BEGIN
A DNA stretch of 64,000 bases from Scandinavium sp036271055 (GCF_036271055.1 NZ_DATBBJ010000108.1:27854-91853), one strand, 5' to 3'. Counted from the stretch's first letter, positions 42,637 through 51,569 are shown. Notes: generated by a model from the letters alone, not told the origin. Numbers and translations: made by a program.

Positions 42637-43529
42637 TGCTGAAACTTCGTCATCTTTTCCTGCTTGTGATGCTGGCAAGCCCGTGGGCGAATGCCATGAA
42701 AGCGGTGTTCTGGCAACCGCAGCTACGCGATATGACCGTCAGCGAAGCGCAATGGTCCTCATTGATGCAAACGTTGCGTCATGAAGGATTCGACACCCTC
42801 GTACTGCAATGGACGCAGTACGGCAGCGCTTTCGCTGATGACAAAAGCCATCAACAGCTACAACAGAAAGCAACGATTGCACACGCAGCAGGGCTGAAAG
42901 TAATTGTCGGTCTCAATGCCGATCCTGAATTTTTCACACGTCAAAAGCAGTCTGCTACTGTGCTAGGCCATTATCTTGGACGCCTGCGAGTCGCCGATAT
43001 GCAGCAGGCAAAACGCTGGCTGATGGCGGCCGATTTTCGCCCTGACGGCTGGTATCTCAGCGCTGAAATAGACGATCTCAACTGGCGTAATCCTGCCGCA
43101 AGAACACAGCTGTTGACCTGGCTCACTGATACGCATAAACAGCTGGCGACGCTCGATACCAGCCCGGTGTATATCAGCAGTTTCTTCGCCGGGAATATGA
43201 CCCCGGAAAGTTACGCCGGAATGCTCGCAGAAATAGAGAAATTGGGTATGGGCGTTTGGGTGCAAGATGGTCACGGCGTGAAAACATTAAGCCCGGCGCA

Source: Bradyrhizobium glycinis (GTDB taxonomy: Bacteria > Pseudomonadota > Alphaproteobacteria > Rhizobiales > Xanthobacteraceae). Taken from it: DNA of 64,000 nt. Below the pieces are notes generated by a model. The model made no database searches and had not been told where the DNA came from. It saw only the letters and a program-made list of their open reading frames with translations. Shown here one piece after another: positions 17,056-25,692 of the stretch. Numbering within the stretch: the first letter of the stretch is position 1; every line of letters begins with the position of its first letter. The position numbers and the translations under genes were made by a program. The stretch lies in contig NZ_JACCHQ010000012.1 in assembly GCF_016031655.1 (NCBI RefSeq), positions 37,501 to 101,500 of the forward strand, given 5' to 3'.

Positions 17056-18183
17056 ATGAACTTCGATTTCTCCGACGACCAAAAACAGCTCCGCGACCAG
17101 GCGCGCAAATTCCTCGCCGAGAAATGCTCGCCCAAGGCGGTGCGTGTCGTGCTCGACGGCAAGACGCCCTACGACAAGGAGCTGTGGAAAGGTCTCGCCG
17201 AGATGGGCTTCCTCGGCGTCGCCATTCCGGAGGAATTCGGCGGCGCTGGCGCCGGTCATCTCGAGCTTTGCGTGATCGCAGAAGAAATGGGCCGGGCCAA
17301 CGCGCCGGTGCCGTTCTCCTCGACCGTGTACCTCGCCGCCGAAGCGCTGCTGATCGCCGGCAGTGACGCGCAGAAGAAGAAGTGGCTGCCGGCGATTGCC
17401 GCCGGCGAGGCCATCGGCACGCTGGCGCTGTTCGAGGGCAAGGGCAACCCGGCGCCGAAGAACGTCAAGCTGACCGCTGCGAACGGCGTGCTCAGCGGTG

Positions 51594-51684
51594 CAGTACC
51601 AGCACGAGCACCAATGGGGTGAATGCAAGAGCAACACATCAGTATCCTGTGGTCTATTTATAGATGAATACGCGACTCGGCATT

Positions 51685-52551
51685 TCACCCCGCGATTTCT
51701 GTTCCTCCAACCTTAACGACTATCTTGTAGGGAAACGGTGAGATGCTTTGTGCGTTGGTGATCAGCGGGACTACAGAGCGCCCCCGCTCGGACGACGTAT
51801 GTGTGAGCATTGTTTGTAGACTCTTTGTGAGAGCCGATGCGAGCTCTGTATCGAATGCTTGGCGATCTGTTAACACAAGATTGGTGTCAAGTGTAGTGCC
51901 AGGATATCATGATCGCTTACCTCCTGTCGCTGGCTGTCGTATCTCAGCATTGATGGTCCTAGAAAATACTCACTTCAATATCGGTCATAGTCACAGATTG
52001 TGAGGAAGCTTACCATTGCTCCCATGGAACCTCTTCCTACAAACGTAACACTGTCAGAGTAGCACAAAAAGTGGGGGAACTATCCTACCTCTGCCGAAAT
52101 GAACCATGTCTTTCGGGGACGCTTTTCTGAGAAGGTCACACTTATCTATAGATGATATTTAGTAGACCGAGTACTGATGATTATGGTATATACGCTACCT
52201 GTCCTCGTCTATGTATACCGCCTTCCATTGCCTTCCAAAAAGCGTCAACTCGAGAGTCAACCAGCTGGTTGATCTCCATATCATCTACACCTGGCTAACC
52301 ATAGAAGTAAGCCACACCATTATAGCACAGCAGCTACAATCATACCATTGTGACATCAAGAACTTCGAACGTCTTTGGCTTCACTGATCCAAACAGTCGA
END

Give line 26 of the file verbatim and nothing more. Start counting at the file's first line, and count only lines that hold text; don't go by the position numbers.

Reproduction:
52101 GAACCATGTCTTTCGGGGACGCTTTTCTGAGAAGGTCACACTTATCTATAGATGATATTTAGTAGACCGAGTACTGATGATTATGGTATATACGCTACCT